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The Outback Way

Winton, Winton Area

Free Entry 

The Outback Way extends 2,750 kilometres from Laverton, Western Australia to Winton, Queensland via central Australia. As a self-drive route it passes through central Australia’s deserts, Ayers Rock, The Olga’s, Alice Springs and a host of fascinating places of interest.

The Outback Way is made up of seven inter-connecting roads including The Great Central Road (Western Australia); Tjukaruru Road, Lasseter Highway, Stuart Highway and Plenty Highway (Northern Territory); and Donohue Highway and Min Min Byway (Queensland). Collectively these are The Outback Way.

The Outback Way offers travellers the opportunity to enjoy some of Australia’s icons as well as life in the outback, remote and rugged landscapes and an adventurous journey travelling across outback Australia. The Outback Way is all about the journey and enjoying the unspoilt wonders of Australia’s central deserts and remote outback.

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Kennedy Developmental Road
Winton, Winton Area
Queensland
Australia

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The Outback Way

Winton, Winton Area
Free Entry
The Outback Way extends 2,750 kilometres from Laverton, Western Australia to Winton, Queensland via central Australia. As a self-drive route it passes through central Australia’s deserts, Ayers Rock, The Olga’s, Alice Springs and a host of fascinating places of interest. The Outback Way is made up of seven inter-connecting roads including The Great Central Road (Western Australia); Tjukaruru Road, Lasseter Highway, Stuart Highway and Plenty Highway (Northern Territory); and Donohue Highway and Min Min Byway (Queensland). Collectively these are The Outback Way. The Outback Way offers travellers the opportunity to enjoy some of Australia’s icons as well as life in the outback, remote and rugged landscapes and an adventurous journey travelling across outback Australia. The Outback Way is all about the journey and enjoying the unspoilt wonders of Australia’s central deserts and remote outback.

Stamford

Stamford, Flinders Area
Stamford is situated 61 kilometres south of Hughenden on the Kennedy Development Road to Winton, dubbed the 'Dinosaur Way'. Named after the adjoining pastoral land 'Stamford Ham'. Stamford was originally part of the 'Katandra Station'. Stamford is a town steeped with Outback history and was once an overnight stop for Cobb and Co Coaches travelling from Hughenden to Winton. A rail line to Stamford was opened on the 13 December 1897 and became a busy railhead for local wool graziers. The Stamford of today is a much more relaxed place with a population of three people and a newly built roadhouse. Stamford comes alive at its annual Race Meeting held each year in July. Many people travel to enjoy this Outback experience, the charm and excitement of a real country race meeting. Stop in and have a 'cuppa' at the Stamford Roadhouse. You'll enjoy the refreshing break and a chat.

Middleton

Middleton, Winton Area
Middleton was named after the first white man in the district. He was a member of the 1862 expedition led by John McKinlay. The town started life as a coach staging post and now consists of the Middleton Hotel, which has been recently restored. Eighty-four kilometres west of Middleton on the Winton Road are the ruins of the Min Min Hotel, built in the late 1880s and burnt down in the 1920s. Its name has been given to a mysterious light that is seen throughout the western border areas. The first recorded sighting of the Min Min Lights took place at the ruins of the hotel and some locals believe that the lights originated in the nearby graveyard and have a supernatural connection. If you are planning a day trip from Winton or en route to Boulia, then it is a must to stop at the Cawnpore Lookout at the Lilyvale Hills. Don't forget your camera!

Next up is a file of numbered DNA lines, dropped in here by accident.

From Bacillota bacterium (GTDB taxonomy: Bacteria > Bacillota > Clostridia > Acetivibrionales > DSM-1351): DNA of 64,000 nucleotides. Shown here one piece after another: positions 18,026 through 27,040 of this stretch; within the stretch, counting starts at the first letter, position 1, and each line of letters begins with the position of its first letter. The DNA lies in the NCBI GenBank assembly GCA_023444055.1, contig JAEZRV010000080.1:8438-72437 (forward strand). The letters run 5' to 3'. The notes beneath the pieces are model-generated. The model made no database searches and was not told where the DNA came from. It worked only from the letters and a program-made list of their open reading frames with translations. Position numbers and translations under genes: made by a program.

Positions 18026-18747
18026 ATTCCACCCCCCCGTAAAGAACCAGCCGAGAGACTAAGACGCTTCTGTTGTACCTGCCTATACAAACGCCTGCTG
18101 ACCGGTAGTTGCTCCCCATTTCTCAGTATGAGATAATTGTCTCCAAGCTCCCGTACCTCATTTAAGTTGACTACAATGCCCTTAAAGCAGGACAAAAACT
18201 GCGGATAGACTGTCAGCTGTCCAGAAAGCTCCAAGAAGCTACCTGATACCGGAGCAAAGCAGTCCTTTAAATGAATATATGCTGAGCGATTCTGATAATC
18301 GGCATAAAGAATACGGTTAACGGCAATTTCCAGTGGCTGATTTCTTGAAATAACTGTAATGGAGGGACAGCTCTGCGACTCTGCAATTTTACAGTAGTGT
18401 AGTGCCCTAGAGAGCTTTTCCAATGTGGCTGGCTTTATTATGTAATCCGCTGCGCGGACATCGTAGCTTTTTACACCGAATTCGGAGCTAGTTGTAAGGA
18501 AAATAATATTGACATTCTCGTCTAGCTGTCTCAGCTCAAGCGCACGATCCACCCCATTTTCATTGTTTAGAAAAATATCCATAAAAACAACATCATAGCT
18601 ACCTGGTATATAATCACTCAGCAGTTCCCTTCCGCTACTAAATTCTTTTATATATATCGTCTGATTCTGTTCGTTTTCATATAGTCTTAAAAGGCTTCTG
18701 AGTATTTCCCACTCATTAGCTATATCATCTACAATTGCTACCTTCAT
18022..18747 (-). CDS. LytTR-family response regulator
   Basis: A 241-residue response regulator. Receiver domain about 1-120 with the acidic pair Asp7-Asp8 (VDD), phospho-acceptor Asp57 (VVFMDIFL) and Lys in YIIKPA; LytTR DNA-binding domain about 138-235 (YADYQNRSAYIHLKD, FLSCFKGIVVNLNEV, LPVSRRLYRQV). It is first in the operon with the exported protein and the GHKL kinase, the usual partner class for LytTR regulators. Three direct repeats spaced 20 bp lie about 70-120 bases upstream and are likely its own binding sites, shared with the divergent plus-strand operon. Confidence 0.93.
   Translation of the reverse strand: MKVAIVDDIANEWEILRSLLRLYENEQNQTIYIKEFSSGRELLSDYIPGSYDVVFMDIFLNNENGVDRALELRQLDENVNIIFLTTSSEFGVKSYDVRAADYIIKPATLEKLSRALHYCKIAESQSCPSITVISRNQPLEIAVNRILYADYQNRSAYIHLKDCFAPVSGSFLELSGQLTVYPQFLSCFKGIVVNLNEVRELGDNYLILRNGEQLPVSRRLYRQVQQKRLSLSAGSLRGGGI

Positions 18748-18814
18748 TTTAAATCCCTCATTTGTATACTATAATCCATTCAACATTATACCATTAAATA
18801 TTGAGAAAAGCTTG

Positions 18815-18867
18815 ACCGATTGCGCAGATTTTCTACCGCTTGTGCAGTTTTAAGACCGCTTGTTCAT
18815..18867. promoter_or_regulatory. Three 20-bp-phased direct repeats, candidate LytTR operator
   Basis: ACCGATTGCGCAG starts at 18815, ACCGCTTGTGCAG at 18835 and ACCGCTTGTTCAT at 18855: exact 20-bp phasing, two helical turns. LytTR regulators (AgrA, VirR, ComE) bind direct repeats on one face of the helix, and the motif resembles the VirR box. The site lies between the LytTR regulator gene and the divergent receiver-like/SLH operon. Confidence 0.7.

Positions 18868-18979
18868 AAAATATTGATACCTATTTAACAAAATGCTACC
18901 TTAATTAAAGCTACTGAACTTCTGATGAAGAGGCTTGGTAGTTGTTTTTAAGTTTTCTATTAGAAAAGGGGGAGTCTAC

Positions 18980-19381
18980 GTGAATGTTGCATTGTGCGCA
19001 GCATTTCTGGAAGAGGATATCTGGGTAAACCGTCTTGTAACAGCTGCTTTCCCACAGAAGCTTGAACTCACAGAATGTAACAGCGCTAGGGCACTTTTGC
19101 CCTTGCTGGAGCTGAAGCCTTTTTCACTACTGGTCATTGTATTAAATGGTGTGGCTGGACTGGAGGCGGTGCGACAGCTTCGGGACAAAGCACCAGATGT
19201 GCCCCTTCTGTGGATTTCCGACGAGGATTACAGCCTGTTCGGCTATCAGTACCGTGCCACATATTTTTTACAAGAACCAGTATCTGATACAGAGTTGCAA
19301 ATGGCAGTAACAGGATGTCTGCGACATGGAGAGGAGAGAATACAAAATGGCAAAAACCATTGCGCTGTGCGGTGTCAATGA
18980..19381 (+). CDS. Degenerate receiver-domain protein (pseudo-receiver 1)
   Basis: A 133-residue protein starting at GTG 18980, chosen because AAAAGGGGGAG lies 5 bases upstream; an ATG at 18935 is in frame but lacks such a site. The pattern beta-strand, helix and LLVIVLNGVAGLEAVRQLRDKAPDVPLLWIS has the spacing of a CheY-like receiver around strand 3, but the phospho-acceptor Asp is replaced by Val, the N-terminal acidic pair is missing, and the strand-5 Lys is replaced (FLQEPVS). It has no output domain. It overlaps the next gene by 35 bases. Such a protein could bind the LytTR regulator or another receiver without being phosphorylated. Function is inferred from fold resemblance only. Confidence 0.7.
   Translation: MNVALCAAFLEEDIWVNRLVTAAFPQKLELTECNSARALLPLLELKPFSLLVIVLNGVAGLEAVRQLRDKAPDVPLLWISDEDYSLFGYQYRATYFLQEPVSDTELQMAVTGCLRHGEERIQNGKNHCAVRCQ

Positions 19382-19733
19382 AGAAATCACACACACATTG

Corfield

Corfield, Winton Area
A tiny historic Outback town it may be, with its resident population of seven, but it has a big heart. A former Cobb and Co Coach staging point, Corfield is the social centre for local graziers and their families. The Corfield Pub identifies this small community, which is dependent on the cattle and sheep industries along with some tourism. Corfield has a rich history with links to the Great Shearers' Strike. But the latest claim to fame is probably its proximity to the dinosaur skeleton of a 20 to 30 tonne sauropod that once grazed the area. Corfield is located 83 kilometres north-west of the frontier town of Winton. Travelling the fully sealed Winton to Hughenden road you are likely to be greeted by the tumbleweeds. Play a game of tennis, get a cricket match going on the local cricket pitch or just relax in the hospitable atmosphere. Magical moments can be experienced viewing the incredible sunsets, sitting under the night sky, enjoying a brilliant view of the stars, moon, and the occasional passing unidentified flying object. The Corfield Races are held each year at the beginning of August. There is plenty of room on site free of charge for caravan and tent dwellers or just roll out your swag. Stay overnight and enjoy a full evening of entertainment with music and the Quickshears Competition. A recovery session the next morning encourages overnighters to rally and join the locals as they celebrate the success of the previous day. A less formal event but equally entertaining and welcoming, is when the Western Picnic Race Club conducts a two day event around April. At these races you will experience flag starts and a mix of amateur and professional jockeys. Experience adventure, country life and outback hospitality in this remote rural community.
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